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Date: 01-18-2018

Case Style:

KENNETH DARCELL QUINCE vs. STATE OF FLORIDA

Case Number: SC17-127

Judge: PER CURIAM

Court: Supreme Court of Florida

Plaintiff's Attorney: Pamela Jo Bondi, Attorney General, Tallahassee, Florida, and Doris Meacham, Assistant Attorney General

Defendant's Attorney: James Vincent Viggiano, Jr.
Capital Collateral Regional Counsel

Raheela Ahmed, Maria Christine Perinetti, Lisa Marie Bort, and Reuben Andrew Neff, Assistant Capital Collateral Regional Counsel

Description: In 1980, Quince pleaded guilty to first-degree felony murder and burglary of
a dwelling and, after waiving his right to a penalty phase jury, was sentenced to
death. We affirmed Quince’s death sentence on direct appeal. Quince v. State,
414 So. 2d 185, 189 (Fla. 1982). Quince filed an initial motion for postconviction
relief, the denial of which was eventually affirmed on appeal. See Quince v. State,
732 So. 2d 1059 (Fla. 1999); Quince v. State, 592 So. 2d 669 (Fla. 1992); Quince
v. State, 477 So. 2d 535 (Fla. 1985). In 2004, Quince filed a successive motion for
postconviction relief under Florida Rules of Criminal Procedure 3.851 and 3.203,
in which he sought to vacate his death sentence on the ground that he is
intellectually disabled and therefore ineligible for the death penalty under Atkins v.
Virginia, 536 U.S. 304 (2002), and section 921.137, Florida Statutes (2003).1 In
2008, an evidentiary hearing was held, at which the trial court heard evidence
regarding all three prongs of the intellectual disability standard and thereafter
denied the motion based solely on Quince’s failure to meet the significantly
subaverage general intellectual functioning prong. The denial of relief was
affirmed on appeal. Quince v. State, No. SC11-2401, 2012 WL 6197458, at *1-2
(Fla. Dec. 10, 2012) (116 So. 3d 1262 (table)).

1. Section 921.137 requires a defendant to establish his or her intellectual disability by demonstrating the following three factors: (1) significantly subaverage general intellectual functioning; (2) concurrent deficits in adaptive behavior; and (3) manifestation of the condition before age eighteen. § 921.137(1), Fla. Stat. The defendant has the burden to prove that he or she is intellectually disabled by clear and convincing evidence. § 921.137(4), Fla. Stat.


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In 2014, the United States Supreme Court issued its decision in Hall v.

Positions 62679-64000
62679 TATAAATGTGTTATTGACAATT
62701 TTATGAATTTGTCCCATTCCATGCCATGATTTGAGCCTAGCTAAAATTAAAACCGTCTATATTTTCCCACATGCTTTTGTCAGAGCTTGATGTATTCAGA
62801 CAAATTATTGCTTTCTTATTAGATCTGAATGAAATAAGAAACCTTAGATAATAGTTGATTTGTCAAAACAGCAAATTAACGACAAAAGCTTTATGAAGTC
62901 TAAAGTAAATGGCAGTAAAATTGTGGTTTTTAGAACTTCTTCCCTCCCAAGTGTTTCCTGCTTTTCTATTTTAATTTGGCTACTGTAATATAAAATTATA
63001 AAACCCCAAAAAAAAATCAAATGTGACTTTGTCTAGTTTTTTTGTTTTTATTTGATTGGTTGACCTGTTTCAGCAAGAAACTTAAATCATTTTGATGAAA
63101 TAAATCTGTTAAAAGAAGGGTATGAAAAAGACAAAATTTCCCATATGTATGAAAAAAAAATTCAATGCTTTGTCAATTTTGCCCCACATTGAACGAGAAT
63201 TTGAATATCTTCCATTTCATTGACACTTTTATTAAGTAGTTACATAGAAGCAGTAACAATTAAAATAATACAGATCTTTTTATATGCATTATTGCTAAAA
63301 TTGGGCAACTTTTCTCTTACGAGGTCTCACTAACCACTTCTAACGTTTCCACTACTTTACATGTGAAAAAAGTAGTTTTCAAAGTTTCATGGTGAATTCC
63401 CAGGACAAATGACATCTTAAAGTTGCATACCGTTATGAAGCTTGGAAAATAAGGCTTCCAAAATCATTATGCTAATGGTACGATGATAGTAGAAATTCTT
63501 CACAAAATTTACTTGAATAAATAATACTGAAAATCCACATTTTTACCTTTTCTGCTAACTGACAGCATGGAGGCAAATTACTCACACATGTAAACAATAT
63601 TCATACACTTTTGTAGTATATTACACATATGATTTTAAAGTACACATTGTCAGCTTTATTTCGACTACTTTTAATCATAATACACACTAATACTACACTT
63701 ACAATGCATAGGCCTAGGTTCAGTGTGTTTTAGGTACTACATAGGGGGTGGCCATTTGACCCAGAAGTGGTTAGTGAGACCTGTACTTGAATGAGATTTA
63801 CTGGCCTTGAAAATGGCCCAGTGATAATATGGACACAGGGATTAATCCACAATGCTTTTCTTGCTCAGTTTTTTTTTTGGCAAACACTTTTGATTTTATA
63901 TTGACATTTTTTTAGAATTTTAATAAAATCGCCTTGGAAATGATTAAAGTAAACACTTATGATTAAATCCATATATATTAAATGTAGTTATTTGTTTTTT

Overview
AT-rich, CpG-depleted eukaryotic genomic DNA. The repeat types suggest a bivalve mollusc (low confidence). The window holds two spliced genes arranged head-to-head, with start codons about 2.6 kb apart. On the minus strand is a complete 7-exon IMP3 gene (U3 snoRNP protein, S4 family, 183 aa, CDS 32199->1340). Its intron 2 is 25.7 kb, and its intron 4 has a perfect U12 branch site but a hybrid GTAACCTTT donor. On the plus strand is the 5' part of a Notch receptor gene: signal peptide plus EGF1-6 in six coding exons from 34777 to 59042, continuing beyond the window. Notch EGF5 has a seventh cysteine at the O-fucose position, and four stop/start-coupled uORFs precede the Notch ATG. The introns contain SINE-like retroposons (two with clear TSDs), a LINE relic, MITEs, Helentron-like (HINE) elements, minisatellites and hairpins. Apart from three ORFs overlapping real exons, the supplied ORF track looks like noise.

Florida, 134 S. Ct. 1986, 1990 (2014), in which it held that Florida’s interpretation
of its statute prohibiting the imposition of the death sentence upon an intellectually
disabled defendant as establishing a strict IQ test score cutoff of 70 “creates an
unacceptable risk that persons with intellectual disability will be executed, and thus
is unconstitutional.” Instead of applying the strict cutoff when assessing the
subaverage intellectual functioning prong of the intellectual disability standard,
courts must now take into account the standard error of measurement (SEM) of IQ
tests. See Hall, 134 S. Ct. at 2001. And “when a defendant’s IQ test score falls
within the test’s acknowledged and inherent margin of error, the defendant must be
able to present additional evidence of intellectual disability, including testimony
regarding adaptive deficits.” Id.
In the wake of Hall, Quince filed a renewed motion for a determination of
intellectual disability as a bar to execution in 2015. Quince did not request another
evidentiary hearing or seek to present any new evidence of his alleged intellectual
disability but simply asked the trial court to review the record from the 2008
intellectual disability hearing in light of Hall. Quince also argued that although the
current state of the law requires a defendant to prove his or her intellectual
disability by clear and convincing evidence, the trial court should allow Quince to
prove his intellectual disability by a preponderance of the evidence because, he